Thank you for providing the Ontario Human Rights Commission (OHRC) with the opportunity to tour Hamilton Wentworth Detention Centre (HWDC) on July 15, 2019. I am writing today to provide a summary of what we learned...
failure to accommodate
Re: Accounting professions legislation
It has come to the attention of the Ontario Human Rights Commission that the Ontario Government is looking at making changes to the statutes dealing with the Certified Management Accountants of Ontario, the Certified General Accountants Association of Ontario and the Institute of Chartered Accountants of Ontario in recognition that these bodies have effectively unified under the banner Chartered Professional Accountants.
Nathalie Prouvez, Chief
Office of the High Commissioner for Human Rights
Dear Ms Prouvez,
The Ontario Human Rights Commission (OHRC) welcomes the opportunity to provide input into your study on the right to participation in political and public affairs, as enshrined in article 25 of the International Covenant on Civil and Political Rights and in other international human rights treaties.
Rights and responsibilities in rental housing under the Ontario Human Rights Code.
Accommodation rights and responsibilities under the Ontario Human Rights Code.
a) Defining discrimination
Discrimination is not defined in the Code but usually includes the following elements:
The Code contains provisions to help ensure that everyone has the equal opportunity to access housing, and the benefits that go along with it, without discrimination based on race, colour, ancestry, creed (religion), place of origin, ethnic origin, citizenship, sex (including pregnancy and gender identity), sexual orientation, age, marital status, family status, disability and receipt of public assistance. It also prohibits harassing behaviour in housing on the basis of these grounds.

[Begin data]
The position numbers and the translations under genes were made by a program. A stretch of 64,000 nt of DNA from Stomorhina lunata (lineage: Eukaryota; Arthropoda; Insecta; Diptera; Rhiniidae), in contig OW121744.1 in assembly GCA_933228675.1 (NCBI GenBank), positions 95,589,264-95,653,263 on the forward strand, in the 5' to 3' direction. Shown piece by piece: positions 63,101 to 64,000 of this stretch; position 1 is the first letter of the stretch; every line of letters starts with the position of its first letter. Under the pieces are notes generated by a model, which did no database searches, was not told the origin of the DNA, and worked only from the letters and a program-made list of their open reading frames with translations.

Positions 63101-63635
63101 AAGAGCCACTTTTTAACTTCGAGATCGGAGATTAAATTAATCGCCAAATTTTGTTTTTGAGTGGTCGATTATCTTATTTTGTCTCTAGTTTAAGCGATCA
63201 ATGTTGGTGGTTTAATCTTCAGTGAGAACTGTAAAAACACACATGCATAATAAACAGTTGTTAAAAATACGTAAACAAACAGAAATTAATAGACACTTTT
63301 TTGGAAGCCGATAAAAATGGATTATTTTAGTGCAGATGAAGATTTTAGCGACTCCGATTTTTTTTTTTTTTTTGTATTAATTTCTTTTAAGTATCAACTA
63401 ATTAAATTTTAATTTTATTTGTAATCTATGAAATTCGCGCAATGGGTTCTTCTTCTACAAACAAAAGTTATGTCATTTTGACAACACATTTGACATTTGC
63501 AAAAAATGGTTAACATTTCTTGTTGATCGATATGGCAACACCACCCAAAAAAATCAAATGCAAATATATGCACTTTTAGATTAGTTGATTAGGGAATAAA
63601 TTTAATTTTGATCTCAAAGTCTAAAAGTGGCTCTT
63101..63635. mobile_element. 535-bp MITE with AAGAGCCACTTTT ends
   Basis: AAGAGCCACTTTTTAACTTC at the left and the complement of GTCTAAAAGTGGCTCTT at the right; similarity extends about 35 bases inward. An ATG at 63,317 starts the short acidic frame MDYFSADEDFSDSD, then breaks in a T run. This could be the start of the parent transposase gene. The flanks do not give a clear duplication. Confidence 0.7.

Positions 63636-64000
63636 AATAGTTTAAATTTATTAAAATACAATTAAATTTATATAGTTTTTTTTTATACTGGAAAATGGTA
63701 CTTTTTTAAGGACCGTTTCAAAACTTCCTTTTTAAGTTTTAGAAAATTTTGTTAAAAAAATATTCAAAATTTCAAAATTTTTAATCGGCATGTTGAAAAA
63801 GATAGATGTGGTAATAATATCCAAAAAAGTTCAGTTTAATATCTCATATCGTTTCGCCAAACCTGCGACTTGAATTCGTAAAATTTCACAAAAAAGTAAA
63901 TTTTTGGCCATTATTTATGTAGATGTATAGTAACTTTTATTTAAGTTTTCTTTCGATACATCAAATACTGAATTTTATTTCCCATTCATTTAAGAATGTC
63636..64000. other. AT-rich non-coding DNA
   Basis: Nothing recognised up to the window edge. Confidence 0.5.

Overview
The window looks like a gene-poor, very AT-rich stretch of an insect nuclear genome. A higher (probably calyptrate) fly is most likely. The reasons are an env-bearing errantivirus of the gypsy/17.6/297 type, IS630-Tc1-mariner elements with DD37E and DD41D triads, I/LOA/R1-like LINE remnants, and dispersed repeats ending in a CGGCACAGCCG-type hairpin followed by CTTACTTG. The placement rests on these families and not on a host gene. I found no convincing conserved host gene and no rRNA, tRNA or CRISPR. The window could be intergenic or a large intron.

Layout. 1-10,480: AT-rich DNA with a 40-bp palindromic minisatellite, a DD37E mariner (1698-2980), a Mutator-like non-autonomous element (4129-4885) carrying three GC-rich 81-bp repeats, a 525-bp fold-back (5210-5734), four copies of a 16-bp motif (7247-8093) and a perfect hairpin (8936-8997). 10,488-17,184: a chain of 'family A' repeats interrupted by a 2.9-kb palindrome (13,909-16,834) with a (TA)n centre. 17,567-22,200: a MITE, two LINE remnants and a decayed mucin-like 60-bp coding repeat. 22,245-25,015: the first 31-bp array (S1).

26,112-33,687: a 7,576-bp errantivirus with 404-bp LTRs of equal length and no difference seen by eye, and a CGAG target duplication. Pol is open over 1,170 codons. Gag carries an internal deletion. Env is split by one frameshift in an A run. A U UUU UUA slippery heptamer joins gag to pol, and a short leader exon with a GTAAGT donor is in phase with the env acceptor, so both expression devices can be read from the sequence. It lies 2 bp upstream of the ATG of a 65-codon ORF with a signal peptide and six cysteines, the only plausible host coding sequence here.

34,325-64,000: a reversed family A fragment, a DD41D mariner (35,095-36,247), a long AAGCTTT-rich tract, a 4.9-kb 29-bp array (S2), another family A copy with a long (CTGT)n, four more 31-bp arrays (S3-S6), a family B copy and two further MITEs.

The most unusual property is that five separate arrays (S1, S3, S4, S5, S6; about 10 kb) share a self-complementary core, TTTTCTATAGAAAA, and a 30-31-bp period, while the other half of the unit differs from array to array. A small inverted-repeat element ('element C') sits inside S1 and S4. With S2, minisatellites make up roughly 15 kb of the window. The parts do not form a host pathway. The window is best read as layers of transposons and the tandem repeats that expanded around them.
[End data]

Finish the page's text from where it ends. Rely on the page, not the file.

Most landlords and housing providers try to comply with the Ontario Human Rights Code and work hard to meet the needs of their tenants. However, for some tenants, discrimination in housing is not an unusual occurrence. The lack of affordable and adequate housing, when combined with overt and subtle discrimination in housing, means that many people protected by the Code are excluded from the housing market, forced to pay higher rents than they can actually afford, or relegated to poor quality housing options.